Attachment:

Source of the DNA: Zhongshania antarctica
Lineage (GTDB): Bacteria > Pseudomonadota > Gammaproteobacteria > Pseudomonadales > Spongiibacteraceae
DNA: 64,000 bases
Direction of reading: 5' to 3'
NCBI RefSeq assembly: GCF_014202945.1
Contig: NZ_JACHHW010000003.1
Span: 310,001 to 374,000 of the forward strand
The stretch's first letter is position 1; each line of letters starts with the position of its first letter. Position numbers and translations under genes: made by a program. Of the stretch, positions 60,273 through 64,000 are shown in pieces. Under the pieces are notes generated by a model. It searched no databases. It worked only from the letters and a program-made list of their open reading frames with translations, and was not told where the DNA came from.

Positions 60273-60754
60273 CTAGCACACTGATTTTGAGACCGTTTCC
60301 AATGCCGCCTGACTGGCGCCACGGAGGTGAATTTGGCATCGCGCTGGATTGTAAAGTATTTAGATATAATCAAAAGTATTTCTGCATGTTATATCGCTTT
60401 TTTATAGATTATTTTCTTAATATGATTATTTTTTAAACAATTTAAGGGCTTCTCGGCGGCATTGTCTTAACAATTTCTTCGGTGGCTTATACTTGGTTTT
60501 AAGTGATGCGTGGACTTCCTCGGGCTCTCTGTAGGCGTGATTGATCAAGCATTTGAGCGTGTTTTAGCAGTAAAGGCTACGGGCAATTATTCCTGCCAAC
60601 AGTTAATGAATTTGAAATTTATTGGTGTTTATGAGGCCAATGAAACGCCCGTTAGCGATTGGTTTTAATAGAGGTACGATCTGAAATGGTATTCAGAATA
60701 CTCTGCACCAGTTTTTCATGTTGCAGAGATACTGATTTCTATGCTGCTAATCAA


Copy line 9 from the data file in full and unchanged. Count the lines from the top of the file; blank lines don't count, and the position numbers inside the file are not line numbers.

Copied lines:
Positions 60273-60754